The Magic Mountain

Front Cover
A.A. Knopf, 2005 - Fiction - 854 pages
(Book Jacket Status: Jacketed)

With this dizzyingly rich novel of ideas, Thomas Mann rose to the front ranks of the great modern novelists, winning the Nobel Prize in Literature in 1929.The Magic Mountaintakes place in an exclusive tuberculosis sanatorium in the Swiss Alps–a community devoted to sickness that serves as a fictional microcosm for Europe in the days before the First World War. To this hermetic and otherworldly realm comes Hans Castorp, an “ordinary young man” who arrives for a short visit and ends up staying for seven years, during which he succumbs both to the lure of eros and to the intoxication of ideas.

Acclaimed translator John E. Woods has given us the definitive English version of Mann’s masterpiece. A monumental work of erudition and irony, sexual tension and intellectual ferment,The Magic Mountainis an enduring classic.
 

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THE MAGIC MOUNTAIN

User Review  - Kirkus

A new translation of Mann's great 1924 novel, long acclaimed as a masterly synthesis of the intellectual history of early 20th-century Europe and for its prescient scrutiny of elements in the German ... Read full review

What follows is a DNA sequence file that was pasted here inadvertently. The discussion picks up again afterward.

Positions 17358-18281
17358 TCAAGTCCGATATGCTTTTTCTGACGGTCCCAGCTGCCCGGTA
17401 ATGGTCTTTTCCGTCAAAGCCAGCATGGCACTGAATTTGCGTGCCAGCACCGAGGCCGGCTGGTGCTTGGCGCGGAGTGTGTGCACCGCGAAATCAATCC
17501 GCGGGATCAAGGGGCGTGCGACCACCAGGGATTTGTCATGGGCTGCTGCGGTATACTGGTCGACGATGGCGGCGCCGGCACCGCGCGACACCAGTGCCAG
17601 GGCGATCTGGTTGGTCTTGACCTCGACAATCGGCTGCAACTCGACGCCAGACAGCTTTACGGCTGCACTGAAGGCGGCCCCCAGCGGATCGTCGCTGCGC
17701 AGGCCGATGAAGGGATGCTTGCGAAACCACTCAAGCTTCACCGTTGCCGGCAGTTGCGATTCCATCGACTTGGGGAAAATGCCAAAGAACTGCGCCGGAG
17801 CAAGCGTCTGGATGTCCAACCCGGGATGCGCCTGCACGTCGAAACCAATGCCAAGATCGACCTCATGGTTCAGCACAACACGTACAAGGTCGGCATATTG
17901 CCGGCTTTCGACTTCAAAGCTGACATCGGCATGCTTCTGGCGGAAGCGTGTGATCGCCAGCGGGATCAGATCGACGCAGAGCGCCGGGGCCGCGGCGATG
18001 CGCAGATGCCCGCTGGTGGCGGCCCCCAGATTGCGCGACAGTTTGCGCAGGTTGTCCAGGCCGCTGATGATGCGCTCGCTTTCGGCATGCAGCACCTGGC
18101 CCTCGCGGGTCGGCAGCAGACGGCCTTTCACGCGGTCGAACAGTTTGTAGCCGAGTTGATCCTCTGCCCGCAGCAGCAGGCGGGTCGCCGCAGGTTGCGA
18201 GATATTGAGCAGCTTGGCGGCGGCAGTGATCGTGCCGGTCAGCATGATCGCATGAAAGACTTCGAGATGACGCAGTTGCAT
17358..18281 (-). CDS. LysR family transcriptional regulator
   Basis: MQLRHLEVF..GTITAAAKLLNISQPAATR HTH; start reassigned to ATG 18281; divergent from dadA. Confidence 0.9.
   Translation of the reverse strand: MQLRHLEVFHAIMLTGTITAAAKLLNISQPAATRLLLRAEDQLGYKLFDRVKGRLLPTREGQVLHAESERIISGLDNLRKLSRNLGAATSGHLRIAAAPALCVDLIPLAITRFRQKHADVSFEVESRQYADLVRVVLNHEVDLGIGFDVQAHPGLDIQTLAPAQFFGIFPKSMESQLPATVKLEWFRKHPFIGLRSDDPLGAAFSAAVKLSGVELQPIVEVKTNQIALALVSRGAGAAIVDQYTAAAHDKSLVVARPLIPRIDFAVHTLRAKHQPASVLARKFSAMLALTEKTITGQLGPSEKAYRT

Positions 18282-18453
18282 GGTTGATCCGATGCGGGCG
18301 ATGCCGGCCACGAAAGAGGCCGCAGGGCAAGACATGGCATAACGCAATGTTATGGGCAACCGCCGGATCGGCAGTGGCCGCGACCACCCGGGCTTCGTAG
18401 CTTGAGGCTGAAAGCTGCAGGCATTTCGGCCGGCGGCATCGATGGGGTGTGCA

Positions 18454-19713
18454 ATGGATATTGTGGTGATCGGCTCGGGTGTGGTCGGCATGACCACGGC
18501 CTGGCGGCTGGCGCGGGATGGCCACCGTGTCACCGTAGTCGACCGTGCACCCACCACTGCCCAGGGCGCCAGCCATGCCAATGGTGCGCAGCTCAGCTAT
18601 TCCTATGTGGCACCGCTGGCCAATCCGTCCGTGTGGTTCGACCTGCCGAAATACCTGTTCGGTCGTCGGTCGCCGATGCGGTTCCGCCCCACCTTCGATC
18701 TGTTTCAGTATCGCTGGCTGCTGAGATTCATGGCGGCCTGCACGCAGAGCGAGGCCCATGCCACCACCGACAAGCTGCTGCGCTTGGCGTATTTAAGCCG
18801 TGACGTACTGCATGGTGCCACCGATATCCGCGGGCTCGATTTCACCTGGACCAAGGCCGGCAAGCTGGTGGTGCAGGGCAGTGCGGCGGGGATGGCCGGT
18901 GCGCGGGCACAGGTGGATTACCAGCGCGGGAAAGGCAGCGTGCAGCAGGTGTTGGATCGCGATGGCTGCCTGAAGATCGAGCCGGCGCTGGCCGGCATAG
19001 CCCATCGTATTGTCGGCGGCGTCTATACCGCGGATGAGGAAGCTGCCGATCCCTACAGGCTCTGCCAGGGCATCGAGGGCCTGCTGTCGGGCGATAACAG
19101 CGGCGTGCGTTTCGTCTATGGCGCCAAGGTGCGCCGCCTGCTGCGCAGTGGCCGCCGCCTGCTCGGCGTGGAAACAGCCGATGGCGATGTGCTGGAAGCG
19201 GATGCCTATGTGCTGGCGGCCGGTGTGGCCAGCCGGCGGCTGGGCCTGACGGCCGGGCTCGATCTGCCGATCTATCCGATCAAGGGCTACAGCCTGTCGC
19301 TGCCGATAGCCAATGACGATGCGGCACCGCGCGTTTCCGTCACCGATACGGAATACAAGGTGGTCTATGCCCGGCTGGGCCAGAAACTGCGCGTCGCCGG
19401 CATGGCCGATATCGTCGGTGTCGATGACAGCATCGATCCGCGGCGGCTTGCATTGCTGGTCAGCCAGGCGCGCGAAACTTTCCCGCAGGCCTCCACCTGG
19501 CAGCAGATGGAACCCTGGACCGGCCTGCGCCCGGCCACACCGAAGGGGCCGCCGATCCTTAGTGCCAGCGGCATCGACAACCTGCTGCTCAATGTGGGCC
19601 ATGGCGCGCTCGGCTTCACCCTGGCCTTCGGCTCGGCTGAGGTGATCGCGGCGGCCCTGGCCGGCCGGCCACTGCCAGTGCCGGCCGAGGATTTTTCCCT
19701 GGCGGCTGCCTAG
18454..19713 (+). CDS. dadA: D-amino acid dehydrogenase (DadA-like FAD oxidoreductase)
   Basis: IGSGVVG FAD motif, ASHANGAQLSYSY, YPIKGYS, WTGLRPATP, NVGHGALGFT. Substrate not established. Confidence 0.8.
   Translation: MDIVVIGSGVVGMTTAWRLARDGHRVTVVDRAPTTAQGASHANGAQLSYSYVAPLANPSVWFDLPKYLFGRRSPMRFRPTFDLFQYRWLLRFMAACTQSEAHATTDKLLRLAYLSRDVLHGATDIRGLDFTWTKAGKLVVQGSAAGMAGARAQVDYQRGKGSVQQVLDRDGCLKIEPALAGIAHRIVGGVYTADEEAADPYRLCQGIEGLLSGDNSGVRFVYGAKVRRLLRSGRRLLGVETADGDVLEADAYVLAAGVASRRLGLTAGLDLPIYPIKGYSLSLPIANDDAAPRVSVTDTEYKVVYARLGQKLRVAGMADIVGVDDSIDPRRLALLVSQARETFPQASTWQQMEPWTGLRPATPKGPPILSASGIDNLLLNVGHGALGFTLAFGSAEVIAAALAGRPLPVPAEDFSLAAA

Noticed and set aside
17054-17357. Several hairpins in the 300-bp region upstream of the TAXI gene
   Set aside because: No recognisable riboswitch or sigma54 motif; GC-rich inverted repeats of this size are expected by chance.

The magic mountain: a novel

User Review  - Not Available - Book Verdict

One of the most influential and celebrated German works of the 20th century has been newly rendered in English by Woods, twice winner of the PEN Translation Prize. First published in 1929, Mann's ... Read full review

Contents

I
6
2
21
TeasingViaticumInterrupted Merriment
54
Clarity of Mind
75
Herr Albin
92
4
109
He Tries Out His Conversational French
124
Hippe I 35
141
Encyclopedia
281
Humaniora
318
6
409
Someone Else
428
The City of God and Evil Deliverance
459
An Outburst of TemperSomething
503
Operationes Spirituales
528
7
641

Doubts and Considerations
156
Growing AnxietyTwo Grandfathers and a Twilight
166
The Thermometer
198
5
208
Eternal Soup and Sudden Clarit
259
Mercurys Moods
268
A Stroll by the Shore
647
Vingt et un
666
Mynheer Peeperkorn Conclusion
672
641
681
Copyright

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About the author (2005)

Thomas Mann was born in 1875 in Germany. He was only twenty-five when his first novel, Buddenbrooks, was published. In 1924 The Magic Mountain was published, and, five years later, Mann was awarded the Nobel Prize for Literature. Following the rise of the Nazis to power, he left Germany for good in 1933 to live in Switzerland and then in California, where he wrote Doctor Faustus (first published in the United States in 1948). Thomas Mann died in 1955.

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